The Elephant Squad

Sam (@SamJDThomas) –

I am delighted to have had the opportunity to read Kerry Gibb’s upcoming publication – due to be published on 23rd MayThe Elephant Squad, and be able to share my review of this absolute must read release of 2022. It is also a title definitely worthy of children’s book recommendation lists for readers aged 8+. That is because The Elephant Squad gives readers an invaluable insight into life as a young carer, something that is far too rarely included in children’s books, and what I find truly brilliant about this particular book is that readers are given four different perspectives of growing up as a young carer through the main characters that we come to understand and admire more and more as their lives interlink and entwine, forming an empowering, emotive, and enlightening story.

The children – Cleo, Ethan, Jayden, and Tiegan – each have unique experiences as young carers, which allows for more readers to be able to relate their own experiences as carers to these incredible characters, and see representation of themselves within a text, which all children should be able to, and this is a book that could help readers to realise that they are in fact undertaking the same additional caring responsibilities as the children in the book, and can therefore access support services intended for their benefit, which is perhaps a realisation they had yet to make.

This is how Cleo, Ethan, Jayden, and Tiegan come to form The Elephant Squad, as they learn about what being a young carer involves through a visitor to their school giving them an assembly on Young Carers. Darryl, the visitor to the school, is as patient as he is passionate in talking about young carers, and is kind and respectful in his entire approach towards achieving his intentions at Summercroft School, and that is to bring together any young carers that attend their, and form a peer support group for them to benefit from. Darryl regularly checks in on the group, and makes necessary adjustments within the yurt the children meet in, all with the intention of benefiting the children, and reducing the worries they have whilst in school – such as enabling access to a phone for the children to be able to call home if they need to.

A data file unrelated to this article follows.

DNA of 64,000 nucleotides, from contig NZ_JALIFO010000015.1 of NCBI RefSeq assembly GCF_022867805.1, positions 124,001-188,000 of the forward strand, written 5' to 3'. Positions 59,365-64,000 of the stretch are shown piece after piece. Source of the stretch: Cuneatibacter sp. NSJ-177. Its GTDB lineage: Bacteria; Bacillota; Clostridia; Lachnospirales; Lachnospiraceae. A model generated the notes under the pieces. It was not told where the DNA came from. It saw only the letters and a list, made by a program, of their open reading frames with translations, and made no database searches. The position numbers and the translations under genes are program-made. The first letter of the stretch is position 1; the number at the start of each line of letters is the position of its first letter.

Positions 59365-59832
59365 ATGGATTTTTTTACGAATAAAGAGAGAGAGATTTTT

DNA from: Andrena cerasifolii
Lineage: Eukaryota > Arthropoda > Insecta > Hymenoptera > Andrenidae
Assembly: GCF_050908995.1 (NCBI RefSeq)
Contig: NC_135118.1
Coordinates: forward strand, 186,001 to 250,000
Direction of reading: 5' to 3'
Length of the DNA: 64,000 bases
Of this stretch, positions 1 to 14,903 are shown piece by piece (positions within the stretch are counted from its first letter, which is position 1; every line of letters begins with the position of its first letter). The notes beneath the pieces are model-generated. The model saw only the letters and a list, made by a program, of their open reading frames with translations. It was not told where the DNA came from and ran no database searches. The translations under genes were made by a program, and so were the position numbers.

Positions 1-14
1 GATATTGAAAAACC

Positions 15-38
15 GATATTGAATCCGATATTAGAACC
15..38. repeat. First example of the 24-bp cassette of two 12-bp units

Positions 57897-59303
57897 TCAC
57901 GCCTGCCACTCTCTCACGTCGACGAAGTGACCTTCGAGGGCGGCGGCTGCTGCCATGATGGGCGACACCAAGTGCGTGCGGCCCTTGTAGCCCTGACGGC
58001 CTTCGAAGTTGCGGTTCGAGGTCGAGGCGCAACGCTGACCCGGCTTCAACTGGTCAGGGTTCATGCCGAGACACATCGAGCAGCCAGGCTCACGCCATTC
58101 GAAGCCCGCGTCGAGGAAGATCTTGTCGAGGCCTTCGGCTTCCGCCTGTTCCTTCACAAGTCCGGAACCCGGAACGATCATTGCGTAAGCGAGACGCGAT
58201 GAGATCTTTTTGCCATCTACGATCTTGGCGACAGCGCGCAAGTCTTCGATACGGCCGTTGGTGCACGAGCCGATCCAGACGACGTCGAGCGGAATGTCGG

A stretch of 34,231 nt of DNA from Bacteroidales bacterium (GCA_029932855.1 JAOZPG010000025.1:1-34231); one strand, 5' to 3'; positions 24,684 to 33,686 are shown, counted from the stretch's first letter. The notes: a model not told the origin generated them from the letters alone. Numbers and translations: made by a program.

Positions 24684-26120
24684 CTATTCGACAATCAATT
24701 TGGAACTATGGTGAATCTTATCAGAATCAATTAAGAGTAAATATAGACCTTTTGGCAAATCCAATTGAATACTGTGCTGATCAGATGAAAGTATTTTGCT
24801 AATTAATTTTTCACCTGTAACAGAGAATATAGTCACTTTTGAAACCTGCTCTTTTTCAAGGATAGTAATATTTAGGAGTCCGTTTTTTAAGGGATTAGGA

Empathy is something that you feel throughout, this book, in relation to the children, and what they undertake in their role as young carers, and also for the children’s adult loved ones. Cleo’s mum is wheelchair bound, Tiegan’s grandmother has dementia, and has moved into the family home, Ethan’s mum is a foster parent, and Jayden’s sibling requires extra care. Everyone I have just mentioned has additional responsibilities to balance with day to day life, and the impact of this is reflected throughout the story with worries and consequences being depicted.

The biggest thing to take away from The Elephant Squad is how caring, considerate, and selfless the young carers in the book are. The focus for all four children is always on ensuring their role as carer is a success, and they form a fantastic support system for each other in becoming the ‘squad’, and subsequently become friends and confidants, which is something they each lacked previously. Cleo, Ethan, Jayden, and Tiegan are such incredible role models for readers, and will undoubtedly inspire children to want to be kind and supportive to others too.